The United States will knock off Saudi Arabia as the world's top energy producer by 2015, but its power as a global energy force will fade over the next decade, according to a report from the International Energy Agency.
Massive investment in the production of shale gas has driven the U.S. supply boom, thanks in large part to new technologies such as hydraulic fracking, which has made the extraction of oil and gas from shale rock commercially viable.
But limited reserves will cap the surge in shale oil output within the next 10 years.
"Shale oil is good news for the U.S, but we do not expect this trend will continue after the 2020s," IEA chief economist Fatih Birol told reporters Tuesday, at the launch of the 2013 World Energy Outlook in London.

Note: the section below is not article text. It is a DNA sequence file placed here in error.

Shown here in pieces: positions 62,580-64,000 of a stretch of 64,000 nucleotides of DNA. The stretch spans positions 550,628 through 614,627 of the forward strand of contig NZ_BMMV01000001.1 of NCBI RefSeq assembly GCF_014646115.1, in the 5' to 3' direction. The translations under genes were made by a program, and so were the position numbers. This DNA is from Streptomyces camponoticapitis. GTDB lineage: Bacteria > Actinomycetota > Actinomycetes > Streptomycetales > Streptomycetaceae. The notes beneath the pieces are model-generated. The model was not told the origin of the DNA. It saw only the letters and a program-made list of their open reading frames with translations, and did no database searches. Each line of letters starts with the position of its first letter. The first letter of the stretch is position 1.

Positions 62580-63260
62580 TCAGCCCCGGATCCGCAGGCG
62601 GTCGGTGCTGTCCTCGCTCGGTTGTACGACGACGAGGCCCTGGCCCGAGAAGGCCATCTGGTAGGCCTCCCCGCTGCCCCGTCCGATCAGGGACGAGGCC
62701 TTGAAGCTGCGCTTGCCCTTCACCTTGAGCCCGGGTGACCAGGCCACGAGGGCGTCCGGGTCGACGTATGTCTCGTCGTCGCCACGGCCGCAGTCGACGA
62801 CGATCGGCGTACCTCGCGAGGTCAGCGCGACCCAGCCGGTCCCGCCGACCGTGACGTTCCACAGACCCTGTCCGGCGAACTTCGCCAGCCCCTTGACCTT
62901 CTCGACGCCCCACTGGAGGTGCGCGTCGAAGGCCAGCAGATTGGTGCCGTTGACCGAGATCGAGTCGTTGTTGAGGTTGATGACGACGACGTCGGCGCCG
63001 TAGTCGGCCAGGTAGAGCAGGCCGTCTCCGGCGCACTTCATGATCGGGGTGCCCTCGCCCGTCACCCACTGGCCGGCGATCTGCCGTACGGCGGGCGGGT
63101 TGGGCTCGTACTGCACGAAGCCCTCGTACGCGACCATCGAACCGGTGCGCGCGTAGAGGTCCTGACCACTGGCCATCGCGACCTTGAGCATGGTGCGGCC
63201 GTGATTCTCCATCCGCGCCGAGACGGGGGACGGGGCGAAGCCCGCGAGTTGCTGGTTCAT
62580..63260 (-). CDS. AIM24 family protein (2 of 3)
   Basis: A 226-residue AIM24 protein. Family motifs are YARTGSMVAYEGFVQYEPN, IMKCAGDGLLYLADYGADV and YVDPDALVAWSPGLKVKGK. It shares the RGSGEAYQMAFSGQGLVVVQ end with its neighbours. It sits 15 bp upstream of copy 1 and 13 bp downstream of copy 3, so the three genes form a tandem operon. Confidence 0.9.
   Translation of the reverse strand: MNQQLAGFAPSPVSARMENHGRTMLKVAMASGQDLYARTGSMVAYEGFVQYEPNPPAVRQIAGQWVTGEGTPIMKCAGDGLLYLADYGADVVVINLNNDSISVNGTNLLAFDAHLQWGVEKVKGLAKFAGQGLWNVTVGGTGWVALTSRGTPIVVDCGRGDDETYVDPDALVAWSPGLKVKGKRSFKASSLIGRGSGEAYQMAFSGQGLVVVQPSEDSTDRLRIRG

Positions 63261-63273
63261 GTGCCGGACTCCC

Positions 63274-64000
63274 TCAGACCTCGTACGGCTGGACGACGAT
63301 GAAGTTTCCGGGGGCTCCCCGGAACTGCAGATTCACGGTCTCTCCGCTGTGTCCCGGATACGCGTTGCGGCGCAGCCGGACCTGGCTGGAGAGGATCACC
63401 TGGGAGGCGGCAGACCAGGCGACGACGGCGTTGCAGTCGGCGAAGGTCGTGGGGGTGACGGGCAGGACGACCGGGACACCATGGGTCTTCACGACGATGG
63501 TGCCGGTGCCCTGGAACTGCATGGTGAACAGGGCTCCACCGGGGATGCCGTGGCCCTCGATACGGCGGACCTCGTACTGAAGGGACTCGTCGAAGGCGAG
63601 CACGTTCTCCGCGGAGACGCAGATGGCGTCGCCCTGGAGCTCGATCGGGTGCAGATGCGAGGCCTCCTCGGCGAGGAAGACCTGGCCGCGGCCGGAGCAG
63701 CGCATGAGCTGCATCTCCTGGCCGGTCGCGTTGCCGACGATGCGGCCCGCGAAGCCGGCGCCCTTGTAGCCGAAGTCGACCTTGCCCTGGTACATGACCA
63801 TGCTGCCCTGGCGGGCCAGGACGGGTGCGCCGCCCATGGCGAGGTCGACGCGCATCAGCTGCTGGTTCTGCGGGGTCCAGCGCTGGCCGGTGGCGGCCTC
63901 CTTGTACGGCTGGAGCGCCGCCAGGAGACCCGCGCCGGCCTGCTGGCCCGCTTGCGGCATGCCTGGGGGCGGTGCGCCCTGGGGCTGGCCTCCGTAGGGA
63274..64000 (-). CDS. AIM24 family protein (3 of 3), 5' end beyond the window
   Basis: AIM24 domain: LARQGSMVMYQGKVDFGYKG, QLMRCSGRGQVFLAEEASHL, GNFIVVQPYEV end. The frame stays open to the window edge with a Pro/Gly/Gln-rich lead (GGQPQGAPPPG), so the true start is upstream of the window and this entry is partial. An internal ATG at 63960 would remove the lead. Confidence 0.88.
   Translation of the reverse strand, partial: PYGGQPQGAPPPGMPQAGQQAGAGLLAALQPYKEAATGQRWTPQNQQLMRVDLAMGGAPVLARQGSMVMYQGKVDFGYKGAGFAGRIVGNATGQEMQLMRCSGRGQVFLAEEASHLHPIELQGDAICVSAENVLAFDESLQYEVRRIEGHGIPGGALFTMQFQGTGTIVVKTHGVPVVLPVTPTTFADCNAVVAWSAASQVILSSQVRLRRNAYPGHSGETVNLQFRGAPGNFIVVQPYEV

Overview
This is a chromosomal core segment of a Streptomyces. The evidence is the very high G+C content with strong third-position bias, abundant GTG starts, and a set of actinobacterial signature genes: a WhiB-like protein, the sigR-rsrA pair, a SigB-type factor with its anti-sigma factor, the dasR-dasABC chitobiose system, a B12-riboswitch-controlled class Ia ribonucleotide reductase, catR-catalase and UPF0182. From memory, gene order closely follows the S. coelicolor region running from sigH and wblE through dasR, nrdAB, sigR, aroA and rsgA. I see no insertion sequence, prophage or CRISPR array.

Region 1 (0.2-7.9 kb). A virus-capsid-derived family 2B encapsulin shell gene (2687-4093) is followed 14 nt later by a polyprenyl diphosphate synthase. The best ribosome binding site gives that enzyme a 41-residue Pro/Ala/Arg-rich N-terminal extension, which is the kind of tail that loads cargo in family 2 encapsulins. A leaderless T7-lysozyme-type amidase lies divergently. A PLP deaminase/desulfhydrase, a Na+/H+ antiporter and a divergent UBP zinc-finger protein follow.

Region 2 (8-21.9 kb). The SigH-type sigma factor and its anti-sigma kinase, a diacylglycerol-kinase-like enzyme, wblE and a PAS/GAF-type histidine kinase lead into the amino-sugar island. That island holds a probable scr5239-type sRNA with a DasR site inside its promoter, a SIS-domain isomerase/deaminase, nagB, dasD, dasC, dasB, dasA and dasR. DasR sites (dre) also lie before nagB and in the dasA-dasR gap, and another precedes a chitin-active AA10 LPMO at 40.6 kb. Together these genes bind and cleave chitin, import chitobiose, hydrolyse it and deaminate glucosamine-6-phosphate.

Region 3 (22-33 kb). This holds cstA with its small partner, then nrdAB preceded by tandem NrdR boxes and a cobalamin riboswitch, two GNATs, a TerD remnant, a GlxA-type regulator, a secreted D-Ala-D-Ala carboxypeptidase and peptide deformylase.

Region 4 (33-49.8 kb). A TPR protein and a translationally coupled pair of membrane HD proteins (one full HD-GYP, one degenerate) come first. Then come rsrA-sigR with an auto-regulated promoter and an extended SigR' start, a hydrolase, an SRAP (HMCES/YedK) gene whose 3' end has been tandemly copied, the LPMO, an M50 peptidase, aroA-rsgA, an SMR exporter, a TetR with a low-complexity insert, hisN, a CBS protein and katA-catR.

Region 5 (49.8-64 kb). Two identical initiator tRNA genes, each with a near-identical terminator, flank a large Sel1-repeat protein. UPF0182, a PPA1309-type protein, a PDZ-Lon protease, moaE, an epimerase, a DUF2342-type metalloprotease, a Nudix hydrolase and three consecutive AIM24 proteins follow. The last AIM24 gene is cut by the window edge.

That will translate into an increase in OPEC producers' share of global output since those nations would remain the only large source of relatively low cost oil.
"Middle East oil is crucial to the global oil industry today, and also tomorrow," Birol said.